The Lebanon Deal Israel Must Refuse

Backed by Iran and deeply entrenched in Lebanon, Hizballah possesses military capabilities far greater than Hamas’s. Israeli officials have made clear, on and off the record, that they will no longer tolerate the terrorist group’s existence on their northern border. To this end, French and American diplomats have been working on a negotiated solution that involves Hizballah’s withdrawal north of the Litani river, which divides the southernmost tip of Lebanon from the rest of the country. Israel in exchange would cede Har Dov and few other small parcels of land—based on Hizballah’s extremely tenuous claims that these are in fact Lebanese territories. David Wurmser explains why the deal should be a nonstarter:

Hizballah has been in violation of UN Security Council Resolution 1701—the resolution that terminated the 2006 Second Lebanon War—since its signing. . . . In many ways, the U.S. proposal only asks of Hizballah to implement one part of UNSCR 1701 and completely ignores [the others, along with previous resolutions]. This itself constitutes a major victory for Hizballah. [Moreover], under the plan proposed by the U.S. and France, Hizballah is rewarded—and its resistance validated and continued existence as an armed militia legitimized—by a full Israeli withdrawal in all of the areas in addition to other disputed parcels.

The U.S. and France have also proposed under this agreement that the Lebanese Armed Forces (LAF) secure the border and the buffer zone south of the Litani River. Indeed, UNSCR 1701 had called for that, but [the LAF] has long been proven to be an entirely dysfunctional fiction as a sovereign force. It cannot in any way cross Hizballah, and to believe it can . . . is simply delusional.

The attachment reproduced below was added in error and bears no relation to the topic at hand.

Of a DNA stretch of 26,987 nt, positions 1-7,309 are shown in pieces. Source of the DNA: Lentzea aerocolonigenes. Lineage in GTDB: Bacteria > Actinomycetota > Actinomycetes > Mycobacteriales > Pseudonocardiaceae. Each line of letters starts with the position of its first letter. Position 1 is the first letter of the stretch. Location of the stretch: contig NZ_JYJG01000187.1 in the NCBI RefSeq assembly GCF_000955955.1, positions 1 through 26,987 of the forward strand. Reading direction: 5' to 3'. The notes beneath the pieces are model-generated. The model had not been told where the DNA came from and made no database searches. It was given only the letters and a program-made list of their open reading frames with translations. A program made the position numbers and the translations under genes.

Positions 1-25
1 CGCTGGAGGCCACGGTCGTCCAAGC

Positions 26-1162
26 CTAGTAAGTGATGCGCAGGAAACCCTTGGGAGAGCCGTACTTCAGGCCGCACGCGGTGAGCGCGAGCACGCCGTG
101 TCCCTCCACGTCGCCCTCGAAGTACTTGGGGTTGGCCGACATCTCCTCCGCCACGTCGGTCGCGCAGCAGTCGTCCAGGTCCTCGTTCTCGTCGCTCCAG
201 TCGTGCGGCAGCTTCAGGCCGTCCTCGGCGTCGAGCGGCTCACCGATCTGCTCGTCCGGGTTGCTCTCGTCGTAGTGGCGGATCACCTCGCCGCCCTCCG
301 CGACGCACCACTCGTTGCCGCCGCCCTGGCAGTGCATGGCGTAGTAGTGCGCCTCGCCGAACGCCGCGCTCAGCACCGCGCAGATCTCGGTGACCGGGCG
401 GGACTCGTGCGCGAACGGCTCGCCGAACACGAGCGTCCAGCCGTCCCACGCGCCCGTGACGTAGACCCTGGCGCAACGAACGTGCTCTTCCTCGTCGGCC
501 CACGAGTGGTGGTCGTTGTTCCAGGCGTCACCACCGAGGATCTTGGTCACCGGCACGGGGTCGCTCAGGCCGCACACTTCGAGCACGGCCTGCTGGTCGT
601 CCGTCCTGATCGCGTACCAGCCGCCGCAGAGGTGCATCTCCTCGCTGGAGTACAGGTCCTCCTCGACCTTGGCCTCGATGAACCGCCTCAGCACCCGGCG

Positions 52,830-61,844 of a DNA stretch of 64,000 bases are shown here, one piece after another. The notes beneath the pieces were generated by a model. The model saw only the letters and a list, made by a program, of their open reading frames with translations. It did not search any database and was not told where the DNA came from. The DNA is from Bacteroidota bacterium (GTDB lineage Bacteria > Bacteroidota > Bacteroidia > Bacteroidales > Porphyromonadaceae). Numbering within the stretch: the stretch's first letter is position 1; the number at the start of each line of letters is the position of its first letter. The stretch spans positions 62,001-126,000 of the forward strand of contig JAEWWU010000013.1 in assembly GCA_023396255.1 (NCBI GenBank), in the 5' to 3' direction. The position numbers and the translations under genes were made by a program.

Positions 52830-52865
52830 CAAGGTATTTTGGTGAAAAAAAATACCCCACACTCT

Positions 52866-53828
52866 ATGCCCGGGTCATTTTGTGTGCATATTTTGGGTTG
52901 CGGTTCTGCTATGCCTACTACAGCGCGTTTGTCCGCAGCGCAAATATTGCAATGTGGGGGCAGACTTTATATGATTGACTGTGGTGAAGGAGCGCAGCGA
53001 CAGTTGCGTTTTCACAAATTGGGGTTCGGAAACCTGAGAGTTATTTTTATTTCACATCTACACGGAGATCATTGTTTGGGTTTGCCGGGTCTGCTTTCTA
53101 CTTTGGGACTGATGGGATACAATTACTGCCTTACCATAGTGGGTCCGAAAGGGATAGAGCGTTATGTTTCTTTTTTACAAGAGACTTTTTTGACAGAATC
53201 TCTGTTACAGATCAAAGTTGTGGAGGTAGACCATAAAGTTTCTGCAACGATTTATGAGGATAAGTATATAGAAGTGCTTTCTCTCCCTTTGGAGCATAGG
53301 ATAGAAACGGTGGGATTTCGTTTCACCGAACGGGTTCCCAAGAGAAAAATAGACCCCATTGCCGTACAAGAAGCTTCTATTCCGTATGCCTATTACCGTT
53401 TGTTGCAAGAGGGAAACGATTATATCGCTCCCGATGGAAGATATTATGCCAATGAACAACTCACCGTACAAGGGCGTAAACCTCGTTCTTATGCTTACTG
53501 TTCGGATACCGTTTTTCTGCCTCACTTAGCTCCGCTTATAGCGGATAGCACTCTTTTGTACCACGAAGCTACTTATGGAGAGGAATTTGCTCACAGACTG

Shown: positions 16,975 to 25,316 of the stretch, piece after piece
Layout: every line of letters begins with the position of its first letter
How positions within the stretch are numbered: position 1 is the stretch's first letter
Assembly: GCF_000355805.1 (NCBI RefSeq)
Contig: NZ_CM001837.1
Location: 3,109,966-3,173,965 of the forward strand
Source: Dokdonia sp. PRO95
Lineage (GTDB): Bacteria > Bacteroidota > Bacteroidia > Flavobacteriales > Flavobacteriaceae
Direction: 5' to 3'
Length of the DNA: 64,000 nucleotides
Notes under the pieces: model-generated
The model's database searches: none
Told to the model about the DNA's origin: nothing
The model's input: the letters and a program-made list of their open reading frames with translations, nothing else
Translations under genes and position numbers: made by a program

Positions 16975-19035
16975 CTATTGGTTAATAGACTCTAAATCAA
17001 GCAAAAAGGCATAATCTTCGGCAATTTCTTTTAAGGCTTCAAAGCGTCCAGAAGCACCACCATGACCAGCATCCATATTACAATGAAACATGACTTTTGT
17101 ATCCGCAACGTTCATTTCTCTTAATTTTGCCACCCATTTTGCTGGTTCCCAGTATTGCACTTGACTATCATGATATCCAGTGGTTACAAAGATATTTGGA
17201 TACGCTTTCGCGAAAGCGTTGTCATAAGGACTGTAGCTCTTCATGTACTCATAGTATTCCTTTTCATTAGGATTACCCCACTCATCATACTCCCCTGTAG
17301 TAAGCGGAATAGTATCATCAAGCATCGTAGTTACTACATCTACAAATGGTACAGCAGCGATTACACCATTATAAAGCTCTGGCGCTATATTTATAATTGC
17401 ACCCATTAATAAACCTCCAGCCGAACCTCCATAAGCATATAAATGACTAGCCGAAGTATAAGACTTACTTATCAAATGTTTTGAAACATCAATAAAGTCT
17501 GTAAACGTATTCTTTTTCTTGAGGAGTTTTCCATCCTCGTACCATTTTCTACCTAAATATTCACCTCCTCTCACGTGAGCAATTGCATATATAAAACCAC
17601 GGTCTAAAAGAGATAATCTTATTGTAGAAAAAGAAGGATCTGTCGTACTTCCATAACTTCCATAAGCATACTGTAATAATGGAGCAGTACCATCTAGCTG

The U.S. and France are pushing for an agreement to avoid escalation on Israel’s northern border which must be understood in effect as part of a larger effort to appease Iran on substance and strategy while giving Israel hollow tactical scraps. It is a deal Israel must refuse.

Read more at Institute for a Secure America

More about: France, Hizballah, Israeli Security, Lebanon, U.S.-Israel relationship


How America Sowed the Seeds of the Current Middle East Crisis in 2015

Analyzing the recent direct Iranian attack on Israel, and Israel’s security situation more generally, Michael Oren looks to the 2015 agreement to restrain Iran’s nuclear program. That, and President Biden’s efforts to resurrect the deal after Donald Trump left it, are in his view the source of the current crisis:

Of the original motivations for the deal—blocking Iran’s path to the bomb and transforming Iran into a peaceful nation—neither remained. All Biden was left with was the ability to kick the can down the road and to uphold Barack Obama’s singular foreign-policy achievement.

In order to achieve that result, the administration has repeatedly refused to punish Iran for its malign actions:

Historians will survey this inexplicable record and wonder how the United States not only allowed Iran repeatedly to assault its citizens, soldiers, and allies but consistently rewarded it for doing so. They may well conclude that in a desperate effort to avoid getting dragged into a regional Middle Eastern war, the U.S. might well have precipitated one.

While America’s friends in the Middle East, especially Israel, have every reason to feel grateful for the vital assistance they received in intercepting Iran’s missile and drone onslaught, they might also ask what the U.S. can now do differently to deter Iran from further aggression. . . . Tehran will see this weekend’s direct attack on Israel as a victory—their own—for their ability to continue threatening Israel and destabilizing the Middle East with impunity.

Israel, of course, must respond differently. Our target cannot simply be the Iranian proxies that surround our country and that have waged war on us since October 7, but, as the Saudis call it, “the head of the snake.”

Read more at Free Press

More about: Barack Obama, Gaza War 2023, Iran, Iran nuclear deal, U.S. Foreign policy